Sin, according to the concept of Felix culpa or the fortunate fall, is necessary in human life. Its entire idea is based on the fact that, in order to achieve greatness, man must first “fall”. He who rises above his offense evolves both spiritually and morally. In The Scarlet Letter Nathaniel Hawthorne presents the character of Hester Prynne and Arthur Dimmesdale in such a humane way that, instinctively, their suffering and pain becomes a strange object of interest and pity. The manners in which their distress occurs, however, are entirely different. While the reverend undergoes a deep torment of the soul, one that leads to his climatic revelation, the adulteress experiences misery through social estrangement. Either way, both the frail man and the misunderstood woman undergo a drastic metamorphosis that, by the use of a precise novel structure and three balanced scaffold scenes, bring the story to a full circle.
Arthur Dimmesdale; the dutiful minister who cannot admit his own humanity; the troubled lover who cannot expose his hidden adoration; the absent father who must publicly reject his daughter, is the central figure that demonstrates the concept of the fortunate fall. Throughout the entire novel Dimmesdale is the personification of human feebleness, sorrow, and ill-health. However it is not his corporal being that is most affected but his inner one. Hawthorne supports this when he admits, “Wherever there is a heart and an intellect, the diseases of the physical frame are tinged with the peculiarities of these [the intellectual thoughts].” In other words it is Dimmesdales internal turmoil that haunts his physical self and becomes the only apparent connection into his obscured past. His “bodily disease” is no more than a “symptom of some ailment in [his] spiritual part.” Being the bearer of such a dastardly secret is a burden in and of itself but, by being tortured constantly and so profusely by a seemingly trustworthy friend, his distress increases ten-fold.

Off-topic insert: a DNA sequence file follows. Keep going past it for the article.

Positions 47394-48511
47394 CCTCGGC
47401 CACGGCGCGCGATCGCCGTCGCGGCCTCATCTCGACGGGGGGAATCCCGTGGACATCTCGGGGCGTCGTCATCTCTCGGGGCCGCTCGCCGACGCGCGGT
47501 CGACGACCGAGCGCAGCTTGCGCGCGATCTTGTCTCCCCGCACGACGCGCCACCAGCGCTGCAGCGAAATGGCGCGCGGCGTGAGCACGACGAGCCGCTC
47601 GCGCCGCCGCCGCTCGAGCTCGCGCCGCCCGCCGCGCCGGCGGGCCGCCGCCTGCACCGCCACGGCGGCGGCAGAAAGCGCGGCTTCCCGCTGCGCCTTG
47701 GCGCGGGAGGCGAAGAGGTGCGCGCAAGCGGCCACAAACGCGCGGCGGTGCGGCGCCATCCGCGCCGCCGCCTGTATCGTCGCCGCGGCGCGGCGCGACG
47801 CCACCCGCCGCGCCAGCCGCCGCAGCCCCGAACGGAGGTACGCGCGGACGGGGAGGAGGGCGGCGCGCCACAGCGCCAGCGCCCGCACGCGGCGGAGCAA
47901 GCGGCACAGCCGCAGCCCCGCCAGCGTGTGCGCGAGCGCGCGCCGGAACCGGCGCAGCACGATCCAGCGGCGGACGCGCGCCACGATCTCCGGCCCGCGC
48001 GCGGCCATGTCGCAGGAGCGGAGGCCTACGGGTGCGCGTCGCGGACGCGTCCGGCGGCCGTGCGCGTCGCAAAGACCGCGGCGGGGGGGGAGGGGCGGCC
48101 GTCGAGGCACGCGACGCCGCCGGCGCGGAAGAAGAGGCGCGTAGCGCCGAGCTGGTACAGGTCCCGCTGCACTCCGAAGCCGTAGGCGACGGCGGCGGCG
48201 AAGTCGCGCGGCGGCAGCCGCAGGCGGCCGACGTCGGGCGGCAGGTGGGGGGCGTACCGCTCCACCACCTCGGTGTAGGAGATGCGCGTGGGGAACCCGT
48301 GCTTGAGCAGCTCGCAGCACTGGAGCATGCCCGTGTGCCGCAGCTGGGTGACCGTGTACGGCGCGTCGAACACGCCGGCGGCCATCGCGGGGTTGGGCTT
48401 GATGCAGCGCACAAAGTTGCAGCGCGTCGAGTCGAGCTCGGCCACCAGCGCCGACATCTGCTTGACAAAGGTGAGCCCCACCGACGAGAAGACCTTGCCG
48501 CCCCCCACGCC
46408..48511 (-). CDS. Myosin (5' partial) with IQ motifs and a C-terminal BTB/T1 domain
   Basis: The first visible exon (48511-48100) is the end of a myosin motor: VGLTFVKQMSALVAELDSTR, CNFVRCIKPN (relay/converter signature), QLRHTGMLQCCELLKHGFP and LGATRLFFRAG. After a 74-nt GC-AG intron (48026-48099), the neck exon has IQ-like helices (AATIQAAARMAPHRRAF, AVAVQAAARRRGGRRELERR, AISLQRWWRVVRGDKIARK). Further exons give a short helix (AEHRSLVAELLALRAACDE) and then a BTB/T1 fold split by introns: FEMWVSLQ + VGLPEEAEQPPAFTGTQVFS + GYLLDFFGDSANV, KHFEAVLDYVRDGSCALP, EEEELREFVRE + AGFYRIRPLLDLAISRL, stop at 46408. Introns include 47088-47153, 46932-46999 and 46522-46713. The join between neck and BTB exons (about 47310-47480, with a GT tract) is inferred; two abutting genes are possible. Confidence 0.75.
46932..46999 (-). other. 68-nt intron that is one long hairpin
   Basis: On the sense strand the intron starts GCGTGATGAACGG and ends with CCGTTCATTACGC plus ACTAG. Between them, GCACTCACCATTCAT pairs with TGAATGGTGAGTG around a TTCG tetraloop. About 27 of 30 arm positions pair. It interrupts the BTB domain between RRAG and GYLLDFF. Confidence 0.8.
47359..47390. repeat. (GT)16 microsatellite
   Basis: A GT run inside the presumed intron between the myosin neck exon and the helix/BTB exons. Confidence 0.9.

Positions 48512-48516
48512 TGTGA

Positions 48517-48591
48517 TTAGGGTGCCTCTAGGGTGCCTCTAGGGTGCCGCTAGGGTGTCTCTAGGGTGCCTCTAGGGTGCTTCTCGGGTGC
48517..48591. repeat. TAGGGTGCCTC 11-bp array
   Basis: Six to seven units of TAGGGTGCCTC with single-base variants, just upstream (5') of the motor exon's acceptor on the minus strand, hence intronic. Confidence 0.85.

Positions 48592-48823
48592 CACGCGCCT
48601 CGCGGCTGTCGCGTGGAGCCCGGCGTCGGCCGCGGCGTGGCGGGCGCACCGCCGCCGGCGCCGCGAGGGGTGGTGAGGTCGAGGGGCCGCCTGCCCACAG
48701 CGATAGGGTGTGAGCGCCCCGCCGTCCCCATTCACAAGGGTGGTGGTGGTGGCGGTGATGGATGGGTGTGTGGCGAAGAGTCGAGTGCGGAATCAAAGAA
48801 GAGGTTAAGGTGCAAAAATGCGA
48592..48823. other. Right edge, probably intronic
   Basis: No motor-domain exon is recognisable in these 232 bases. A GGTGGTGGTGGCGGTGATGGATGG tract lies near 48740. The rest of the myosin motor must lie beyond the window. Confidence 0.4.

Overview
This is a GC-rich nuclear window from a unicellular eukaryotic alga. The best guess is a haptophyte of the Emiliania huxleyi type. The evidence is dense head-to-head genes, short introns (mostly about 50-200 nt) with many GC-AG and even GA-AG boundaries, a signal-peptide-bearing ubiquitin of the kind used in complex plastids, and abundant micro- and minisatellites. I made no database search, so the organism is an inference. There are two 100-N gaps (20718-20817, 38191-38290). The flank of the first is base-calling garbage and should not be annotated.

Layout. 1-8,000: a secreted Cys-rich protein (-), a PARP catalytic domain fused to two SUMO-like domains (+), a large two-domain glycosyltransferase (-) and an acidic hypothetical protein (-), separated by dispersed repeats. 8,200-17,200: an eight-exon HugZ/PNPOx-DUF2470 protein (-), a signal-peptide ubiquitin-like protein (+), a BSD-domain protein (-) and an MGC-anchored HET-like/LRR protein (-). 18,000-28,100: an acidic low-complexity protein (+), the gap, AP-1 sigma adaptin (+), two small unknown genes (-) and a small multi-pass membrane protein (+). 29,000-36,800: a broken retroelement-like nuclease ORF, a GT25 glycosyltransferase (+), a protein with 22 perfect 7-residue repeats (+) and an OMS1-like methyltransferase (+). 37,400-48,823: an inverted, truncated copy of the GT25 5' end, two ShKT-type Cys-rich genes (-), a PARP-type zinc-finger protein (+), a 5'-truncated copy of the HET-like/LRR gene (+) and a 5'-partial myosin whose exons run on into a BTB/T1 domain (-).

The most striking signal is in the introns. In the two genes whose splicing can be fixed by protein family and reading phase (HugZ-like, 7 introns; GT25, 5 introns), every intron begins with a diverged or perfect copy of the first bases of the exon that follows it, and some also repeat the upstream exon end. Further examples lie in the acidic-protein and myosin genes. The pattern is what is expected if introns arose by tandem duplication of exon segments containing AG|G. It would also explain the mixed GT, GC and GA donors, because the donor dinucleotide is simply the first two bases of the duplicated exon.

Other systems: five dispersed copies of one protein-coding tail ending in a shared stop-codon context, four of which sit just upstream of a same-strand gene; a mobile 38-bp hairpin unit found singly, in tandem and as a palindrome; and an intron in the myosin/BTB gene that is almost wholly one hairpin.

It is this terrible toil he pays for a sin “of passion, not of principle, nor even purpose” that allows Dimmesdale, as a character and person, to develop. Since he has felt the touch of sin, Dimmesdale can now more effectively relate to the confessions he is endured to hear. He recognizes that in every person lies a dormant seed of evil, no-one is spared or excluded. After learning this fact Dimmesdale no longer feels as guilty or encumbered. He becomes aware that wherever he walks, be it near the shipyard or the church, some corrupted spirit walks beside him, seeking his counsel. But the advice that Dimmesdale formerly so readily gave has become, to him, a disgusting irony and mockery of his position. He cannot help but question his own motives, considering he has erred and continues to preach against immoral behavior. The insincerity of his ways coupled with Chillingworth’s solemn swear to “entice [him] into a bond that will prove the ruin of [his] soul” leaves Dimmesdale an “unhappy shell of a man.” It is in this fragile state that the priest becomes a revered deity whose words are carefully and gently gathered, a true rise to greatness.